Rooftop solar has been an extremely hot industry in 2014 as the economics of installing solar are becoming attractive for both companies and consumers. Solar power systems can now be installed with $0 down through loans or leases in some parts of the country, and more regions are reaching grid parity every year.

Solarcity Rooftop Solar Installers

SolarCity workers install a residential solar system. Source: SolarCity.

What's surprising is where solar energy is already cheaper than the grid. The usual suspects like California and Arizona are already seeing solar costs fall below grid parity, but massive states like Texas and New York that aren't typically thought of as solar hotspots are reaching grid parity, and the industry is only going to expand from there.

Where solar is now beating the grid
The Union of Concerned Scientists recently released a study that shows where rooftop residential solar is already as cheap as buying electricity from the grid. You can see the infographic below and states like California, Nevada, and Arizona highlight the industry's hotspot in the southwestern corner of the country.

Rooftop Solar Competitiveness Infographic

Source: Union of Concerned Scientists.

But notice that the Northeast is seeing solar costs fall below the cost of the grid as well, something that doesn't seem obvious given the fact that the region isn't known for an abundance of sun. But remember that the cost of solar energy has to be compared to the cost of the existing grid, and the Northeastern U.S. typically has higher energy prices than areas like the Midwest.

Where solar will soon be competitive
The other interesting part of this analysis is where solar energy will soon be competitive with the grid. Florida, Arkansas, Alabama, and Louisiana will soon be able to turn an abundance of sun into power at economical prices. For the Gulf of Mexico, which has long been known for oil and gas production, this is a shift in energy production that could reshape the way the country thinks about energy.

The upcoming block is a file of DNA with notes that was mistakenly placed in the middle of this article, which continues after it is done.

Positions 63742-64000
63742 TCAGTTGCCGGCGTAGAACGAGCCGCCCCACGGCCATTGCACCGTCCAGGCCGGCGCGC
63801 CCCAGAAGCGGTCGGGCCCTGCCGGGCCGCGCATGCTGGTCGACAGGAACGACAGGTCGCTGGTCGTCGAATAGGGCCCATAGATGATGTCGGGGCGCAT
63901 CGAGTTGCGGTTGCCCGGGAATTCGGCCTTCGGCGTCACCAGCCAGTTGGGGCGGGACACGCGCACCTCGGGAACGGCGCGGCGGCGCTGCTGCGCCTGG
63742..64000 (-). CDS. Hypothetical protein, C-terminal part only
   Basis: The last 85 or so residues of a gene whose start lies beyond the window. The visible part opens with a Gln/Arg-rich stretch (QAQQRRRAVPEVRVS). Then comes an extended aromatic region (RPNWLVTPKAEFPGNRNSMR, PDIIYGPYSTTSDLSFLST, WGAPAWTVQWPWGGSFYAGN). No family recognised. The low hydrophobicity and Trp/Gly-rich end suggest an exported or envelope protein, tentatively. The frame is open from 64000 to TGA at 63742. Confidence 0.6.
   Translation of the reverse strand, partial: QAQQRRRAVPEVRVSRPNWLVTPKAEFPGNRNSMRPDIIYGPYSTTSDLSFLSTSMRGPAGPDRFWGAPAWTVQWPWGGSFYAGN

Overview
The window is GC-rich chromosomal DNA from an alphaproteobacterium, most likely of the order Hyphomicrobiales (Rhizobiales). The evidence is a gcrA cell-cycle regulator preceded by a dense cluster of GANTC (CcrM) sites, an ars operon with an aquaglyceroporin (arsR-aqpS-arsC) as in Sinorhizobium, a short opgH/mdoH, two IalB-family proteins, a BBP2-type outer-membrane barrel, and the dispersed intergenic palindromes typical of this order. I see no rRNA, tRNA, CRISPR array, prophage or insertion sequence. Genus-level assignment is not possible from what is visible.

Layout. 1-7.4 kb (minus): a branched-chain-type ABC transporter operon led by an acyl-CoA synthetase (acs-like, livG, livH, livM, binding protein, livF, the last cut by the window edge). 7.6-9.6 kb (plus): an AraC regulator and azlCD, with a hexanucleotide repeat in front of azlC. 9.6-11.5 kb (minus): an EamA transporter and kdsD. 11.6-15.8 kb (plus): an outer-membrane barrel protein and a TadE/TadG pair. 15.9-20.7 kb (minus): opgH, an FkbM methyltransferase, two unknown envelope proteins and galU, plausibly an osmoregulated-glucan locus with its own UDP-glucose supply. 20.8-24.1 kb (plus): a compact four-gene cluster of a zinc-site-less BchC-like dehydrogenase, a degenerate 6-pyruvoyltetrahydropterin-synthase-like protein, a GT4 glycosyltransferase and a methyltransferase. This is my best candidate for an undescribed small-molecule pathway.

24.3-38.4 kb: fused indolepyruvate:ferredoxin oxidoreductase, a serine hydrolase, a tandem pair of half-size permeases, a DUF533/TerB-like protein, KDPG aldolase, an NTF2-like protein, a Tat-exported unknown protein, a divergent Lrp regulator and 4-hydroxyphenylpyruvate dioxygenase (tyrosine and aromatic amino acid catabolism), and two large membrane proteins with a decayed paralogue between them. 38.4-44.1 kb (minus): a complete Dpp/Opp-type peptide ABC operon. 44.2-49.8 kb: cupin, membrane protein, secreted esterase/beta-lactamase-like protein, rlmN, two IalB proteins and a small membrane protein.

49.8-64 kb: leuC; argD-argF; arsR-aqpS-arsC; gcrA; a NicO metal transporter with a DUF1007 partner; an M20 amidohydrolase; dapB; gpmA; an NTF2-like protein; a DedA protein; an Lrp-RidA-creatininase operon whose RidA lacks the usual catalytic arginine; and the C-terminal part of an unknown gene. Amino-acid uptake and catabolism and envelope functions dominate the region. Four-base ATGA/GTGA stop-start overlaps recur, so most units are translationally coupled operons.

Within three years, a majority of the country's population will see solar energy as a viable alternative to buying electricity from the grid. That alone is the kind of revolution we've never seen in the energy industry.

Spwr Residential New Home Community

A solar home community with systems from SunPower. Source: SunPower.

How to play the growing solar trend
As residential solar becomes more affordable, there are a few companies profiting from the trend. SolarCity (NASDAQ:SCTY) is the nation's leader in residential solar and currently has offices in 13 states and Washington D.C. As new markets become economical, it's certain that SolarCity will expand their reach further across the country. 

Vivint Solar is the second largest installer in the country and will soon hit the market with a highly anticipated IPO. This East Coast focused company has recently spread its reach to the West Coast, a market it hopes will bring further fuel to the company's rapid growth.

SunPower (NASDAQ:SPWR) takes a slightly different approach, making the world's most efficient solar panels and then using independent dealers to install solar systems. When combined with a large utility and commercial business this is a highly profitable solar company, something SolarCity and Vivint Solar can't yet say.

Foolish bottom line
Reaching competitive costs has made solar mainstream, and you can see that the industry will only spread as costs come down. The locations that are economical for solar today may surprise you, but it'll be even more shocking how quickly the industry spreads across regions known for oil and gas. The progress in solar may just shift the way the country thinks about its long-term energy future.

Travis Hoium manages an account that owns shares of SunPower and is personally long SunPower shares and options. The Motley Fool recommends SolarCity. The Motley Fool owns shares of SolarCity. Try any of our Foolish newsletter services free for 30 days. We Fools may not all hold the same opinions, but we all believe that considering a diverse range of insights makes us better investors. The Motley Fool has a disclosure policy.